“Bye. Osc. I’m in a haste. ” answered Mark and hung on ( 11. 135 ) . 9 ) “What a nice aroma. Nicky! Hilary Duff “With love? ” asked Ally. “Ughmn. My male parent sent it to me last Christmas. ” said Nicky mounting the ladder ( 11. 66 ) . ( 10 ) “I’d like to travel to the sea. I think it’s amazing to see the fall sundown. ” said Carolyn a spot cryptically ( 12. 45 ) .
“Words that have straight opposite significances are called antonyms” [ 1. 73 ] . “Antonym is a word with a significance that is opposite to the significance of another word” [ 3. 58 ] . Antonyms autumn into two chief groups: 1. Root opposite word ( those which are different root ) . e. g. long – abruptly. up – down. to get down – to complete. etc. 2. Affixal opposite word ( in which particular affixes or their absence express semantic resistance ) . e. g. hopeful – hopeless. happy – unhappy. look – disappear. etc. [ 1. 73 ] . Polysemous words normally have antonyms for each of their lexico-semantic discrepancies: a dull knife – a crisp knife. a dull male child – a bright male child. etc. Examples:
1 ) “Flash Wiggins makes hiting look easy. ” Harold tells Cassy. “But crushing the goalkeeper is difficult” ( 8. 210 ) . 2 ) “Krupp and Smythe worked together to flush the mark. ” Harold adds. “Nothing can rupture them apart! ” ( 8. 77 ) . 3 ) “You can assist me do this unsmooth ice smooth once more! ” says the driver ( 8. 93 ) . 4 ) Father Bear “I’m Father Bear. and I sit in this great large chair. ” Baby Bear “I’m Baby Bear and I sit in that small chair” ( 10. 23 ) . 5 ) “Ah. but sometimes it is more brave to make the right thing. than Rebel and make the incorrect thing. you know. ” she said quietly. run intoing my oculus ( 11. 119 ) .
6 ) He blushed and all of a sudden paled from nervousnesss at the state of affairs he was in ( 11. 25 ) . 7 ) “Oh. no. Nicky! ! For you it’s difficult. but for me…it’s really easy. I have known him for ages” ( 11. 81 ) . 8 ) “And so we couldn’t sleep in the broad room after being promised. But I suppose. it will be better to kip in narrow rooms” ( 4. 211 ) . 9 ) Anne had a immature. brighter face and more delicate characteristics than the others ; Marilla saw at her and felt herself old plenty to alter her life ( 4. 267 ) . 10 ) “I can ; and A-n-n looks awful. but A – n – N – vitamin E looks so much more distinguished. but name me Cordelia! It looks fantastic! ” ( 4. 43 ) .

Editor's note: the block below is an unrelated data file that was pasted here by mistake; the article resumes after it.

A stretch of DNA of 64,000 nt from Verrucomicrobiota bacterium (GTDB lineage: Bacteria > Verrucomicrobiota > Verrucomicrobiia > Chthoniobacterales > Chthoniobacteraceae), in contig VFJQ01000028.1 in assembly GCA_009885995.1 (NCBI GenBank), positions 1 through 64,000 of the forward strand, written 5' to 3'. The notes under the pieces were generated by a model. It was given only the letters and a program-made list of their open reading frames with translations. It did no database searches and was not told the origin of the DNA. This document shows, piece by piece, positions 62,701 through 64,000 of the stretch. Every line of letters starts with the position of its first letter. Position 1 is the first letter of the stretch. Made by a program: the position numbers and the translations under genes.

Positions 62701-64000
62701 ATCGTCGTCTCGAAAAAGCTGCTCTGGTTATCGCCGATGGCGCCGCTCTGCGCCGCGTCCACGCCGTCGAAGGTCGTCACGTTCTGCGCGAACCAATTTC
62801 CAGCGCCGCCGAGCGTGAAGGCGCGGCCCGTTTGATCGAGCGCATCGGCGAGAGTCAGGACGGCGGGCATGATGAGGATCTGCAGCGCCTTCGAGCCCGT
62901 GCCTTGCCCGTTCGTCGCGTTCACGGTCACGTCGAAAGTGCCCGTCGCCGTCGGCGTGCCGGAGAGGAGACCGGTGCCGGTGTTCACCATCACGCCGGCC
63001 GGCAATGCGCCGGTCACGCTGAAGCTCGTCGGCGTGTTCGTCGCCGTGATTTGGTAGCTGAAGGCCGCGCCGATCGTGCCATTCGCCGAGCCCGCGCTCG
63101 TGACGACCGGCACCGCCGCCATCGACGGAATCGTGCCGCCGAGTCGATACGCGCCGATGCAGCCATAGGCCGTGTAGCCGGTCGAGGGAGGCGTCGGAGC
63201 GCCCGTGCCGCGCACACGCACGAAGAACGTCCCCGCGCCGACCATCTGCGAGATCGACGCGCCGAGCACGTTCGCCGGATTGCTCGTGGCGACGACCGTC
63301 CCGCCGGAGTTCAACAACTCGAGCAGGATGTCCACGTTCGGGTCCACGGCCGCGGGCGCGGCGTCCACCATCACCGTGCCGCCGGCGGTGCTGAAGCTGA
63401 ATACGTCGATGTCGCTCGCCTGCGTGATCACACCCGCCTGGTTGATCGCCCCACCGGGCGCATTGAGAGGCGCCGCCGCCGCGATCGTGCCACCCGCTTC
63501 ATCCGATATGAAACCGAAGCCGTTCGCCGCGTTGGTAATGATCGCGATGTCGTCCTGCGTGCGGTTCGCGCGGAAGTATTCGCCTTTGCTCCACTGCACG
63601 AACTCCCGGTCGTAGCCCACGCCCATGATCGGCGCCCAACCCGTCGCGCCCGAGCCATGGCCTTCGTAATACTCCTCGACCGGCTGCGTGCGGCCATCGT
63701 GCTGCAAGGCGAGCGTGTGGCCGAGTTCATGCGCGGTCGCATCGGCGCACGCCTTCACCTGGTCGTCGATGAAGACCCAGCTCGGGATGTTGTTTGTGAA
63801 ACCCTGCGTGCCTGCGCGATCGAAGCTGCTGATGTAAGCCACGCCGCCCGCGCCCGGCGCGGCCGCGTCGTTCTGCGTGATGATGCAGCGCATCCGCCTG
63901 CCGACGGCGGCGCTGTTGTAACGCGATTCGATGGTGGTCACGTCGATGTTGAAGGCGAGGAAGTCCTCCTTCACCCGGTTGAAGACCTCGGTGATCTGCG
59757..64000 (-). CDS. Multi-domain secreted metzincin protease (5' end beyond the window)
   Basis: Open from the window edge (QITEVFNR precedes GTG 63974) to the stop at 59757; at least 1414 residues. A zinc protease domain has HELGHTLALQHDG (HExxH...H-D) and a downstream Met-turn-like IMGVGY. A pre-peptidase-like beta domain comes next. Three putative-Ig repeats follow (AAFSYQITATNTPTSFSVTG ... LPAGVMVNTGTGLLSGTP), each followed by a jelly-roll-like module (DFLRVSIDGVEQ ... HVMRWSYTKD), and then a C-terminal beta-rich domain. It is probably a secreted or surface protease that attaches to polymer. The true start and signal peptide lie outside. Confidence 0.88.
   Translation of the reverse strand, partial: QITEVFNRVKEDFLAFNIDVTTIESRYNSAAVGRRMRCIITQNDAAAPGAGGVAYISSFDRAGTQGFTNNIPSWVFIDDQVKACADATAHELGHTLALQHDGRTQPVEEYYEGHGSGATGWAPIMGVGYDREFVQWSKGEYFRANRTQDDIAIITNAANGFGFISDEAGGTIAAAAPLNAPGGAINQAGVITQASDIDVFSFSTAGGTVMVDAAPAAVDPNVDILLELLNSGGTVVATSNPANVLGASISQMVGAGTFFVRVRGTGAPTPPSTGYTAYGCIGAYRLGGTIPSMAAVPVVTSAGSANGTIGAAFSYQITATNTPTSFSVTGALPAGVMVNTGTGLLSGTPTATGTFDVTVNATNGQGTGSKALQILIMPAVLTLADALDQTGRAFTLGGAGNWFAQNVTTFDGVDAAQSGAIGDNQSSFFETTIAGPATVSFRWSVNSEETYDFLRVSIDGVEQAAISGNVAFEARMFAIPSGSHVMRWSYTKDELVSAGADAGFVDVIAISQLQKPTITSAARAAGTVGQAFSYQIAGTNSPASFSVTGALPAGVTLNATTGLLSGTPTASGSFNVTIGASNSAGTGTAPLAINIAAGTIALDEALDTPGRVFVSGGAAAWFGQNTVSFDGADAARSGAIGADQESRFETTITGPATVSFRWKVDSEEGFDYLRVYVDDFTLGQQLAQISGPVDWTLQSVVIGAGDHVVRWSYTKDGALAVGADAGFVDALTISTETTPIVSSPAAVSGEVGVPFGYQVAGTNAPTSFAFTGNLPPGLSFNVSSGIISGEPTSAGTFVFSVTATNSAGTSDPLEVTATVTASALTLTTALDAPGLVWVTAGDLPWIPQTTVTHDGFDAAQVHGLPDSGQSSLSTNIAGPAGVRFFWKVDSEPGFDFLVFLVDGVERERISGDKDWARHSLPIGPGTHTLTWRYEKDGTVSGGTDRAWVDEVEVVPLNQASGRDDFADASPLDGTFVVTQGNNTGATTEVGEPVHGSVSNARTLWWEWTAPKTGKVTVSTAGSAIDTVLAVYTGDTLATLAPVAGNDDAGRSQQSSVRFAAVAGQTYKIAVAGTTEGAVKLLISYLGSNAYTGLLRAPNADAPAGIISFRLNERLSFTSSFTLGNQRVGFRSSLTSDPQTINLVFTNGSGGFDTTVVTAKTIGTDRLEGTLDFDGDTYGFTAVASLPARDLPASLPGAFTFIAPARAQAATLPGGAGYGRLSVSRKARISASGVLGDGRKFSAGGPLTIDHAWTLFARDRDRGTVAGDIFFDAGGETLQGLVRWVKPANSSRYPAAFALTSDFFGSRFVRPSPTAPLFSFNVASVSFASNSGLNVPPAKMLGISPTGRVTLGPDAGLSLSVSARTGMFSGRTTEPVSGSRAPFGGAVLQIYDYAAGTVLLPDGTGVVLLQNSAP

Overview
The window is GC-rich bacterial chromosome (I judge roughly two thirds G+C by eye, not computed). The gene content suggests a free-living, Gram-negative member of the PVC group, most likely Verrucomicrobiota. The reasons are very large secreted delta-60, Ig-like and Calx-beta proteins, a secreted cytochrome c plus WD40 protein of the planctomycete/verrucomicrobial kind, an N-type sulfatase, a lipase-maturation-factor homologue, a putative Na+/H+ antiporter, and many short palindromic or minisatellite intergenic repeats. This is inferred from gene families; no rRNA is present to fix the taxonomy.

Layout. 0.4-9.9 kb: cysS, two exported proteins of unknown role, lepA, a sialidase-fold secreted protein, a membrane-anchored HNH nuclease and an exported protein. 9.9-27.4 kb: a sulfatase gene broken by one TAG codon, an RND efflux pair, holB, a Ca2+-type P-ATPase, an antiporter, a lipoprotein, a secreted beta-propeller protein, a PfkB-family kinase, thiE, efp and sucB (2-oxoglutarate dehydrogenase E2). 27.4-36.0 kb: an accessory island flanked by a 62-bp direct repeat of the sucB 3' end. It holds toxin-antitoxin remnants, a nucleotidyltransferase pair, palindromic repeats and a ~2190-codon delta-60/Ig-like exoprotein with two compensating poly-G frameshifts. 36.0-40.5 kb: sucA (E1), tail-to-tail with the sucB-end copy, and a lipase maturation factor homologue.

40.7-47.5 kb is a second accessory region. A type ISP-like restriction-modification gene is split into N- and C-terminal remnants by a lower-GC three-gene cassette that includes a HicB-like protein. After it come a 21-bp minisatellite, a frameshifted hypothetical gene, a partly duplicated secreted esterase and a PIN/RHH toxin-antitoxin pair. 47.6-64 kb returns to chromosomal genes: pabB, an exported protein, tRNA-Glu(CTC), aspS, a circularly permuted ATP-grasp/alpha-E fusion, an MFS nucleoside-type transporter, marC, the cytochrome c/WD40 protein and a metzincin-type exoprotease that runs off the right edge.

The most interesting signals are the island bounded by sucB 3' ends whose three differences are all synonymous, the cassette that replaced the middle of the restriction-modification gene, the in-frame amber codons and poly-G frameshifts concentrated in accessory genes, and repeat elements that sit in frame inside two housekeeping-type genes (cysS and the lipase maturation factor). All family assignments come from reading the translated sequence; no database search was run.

List of literature
1. Êâåñåëåâè÷ Ä. ². . Ñàñ³íà Â. Ï. Ïðàêòèêóì ç ëåêñèêîëîã³¿ ñó÷àñíî¿ àíãë³éñüêî¿ ìîâè : Íàâ÷ . Ïîñ³áíèê . – Â³ííèöÿ : Âèäàâíèöòâî «Íîâà êíèãà» . 2001. – 117 ñ . 2. Agnes M. Webster’s New World College Dictionary / M. Agnes. D. B. Guralnik. – Cleveland: IDG Books Worldwide Ink. . 2000. – 1716 p. 3. Oxford Paperback Thesaurus / Maurice Waite. – Oxford – New York: Oxford University Press. 2006. – 930 p. 4. Ë. Ì. Ìîíòãîìåð³ . Àííà ç Ãð³í Ãåéáëç : Êíèãà äëÿ ÷èòàííÿ àíãë³éñüêîþ ìîâîþ äëÿ ñòóäåíò³â ôàêóëüòåò³â ³íîçåìíèõ ìîâ ³ ô³ëîëîã³÷íèõ ôàêóëüòåò³â/îáðîáêà òåêñòó . êîìïëåêñ âïðàâ . òåñò³â ³ çàâäàíü . äîâ³äêîâ³ ìàòåð³àëè ³ ô³ëîëîã³÷íèé êîìåíòàð Â. Â. ªâ÷åíêî . Ñ. ². Ñèäîðåíêî . – Â³ííèöÿ : Íîâà Êíèãà . 2008. – 440 ñ . 5. Anna Prokos. Half-Pipe Homonyms / Prokos Anna. – Gareth Stevens. 2009. – 27 p. 6. Any Talbot. Deer and His Beloved Friends: a narrative from India / Talbot Any. – Benchmark Education Company. 2006. – 16 p. 7. Catherine Alliot. The Real Thing / Alliot Catherine. – Headline Book Publishing. 1996. – 471 p. 8. Claudia Pattison. Wow! / Pattison Claudia. – Pan Books. 2001. – 374 p. 9. Judy Goodard. Fun with homonyms / Goodard Judy. – Industry Way Westminster. 2005. – 43 p. 10. Karma Wilson. Bear stays up for Christmas / Wilson Karma. – Margaret K. McElderry Books. 2011. – 40 p. 11. Melissa Nathan. Learning Curve / Nathan Melissa. – Arrow Books. 2006. – 549 p. 12. Robert Waller. The Bridges of Madison County / Waller Robert. – Great Britain: Mandarin Paperbacks. 1995. – 171 P.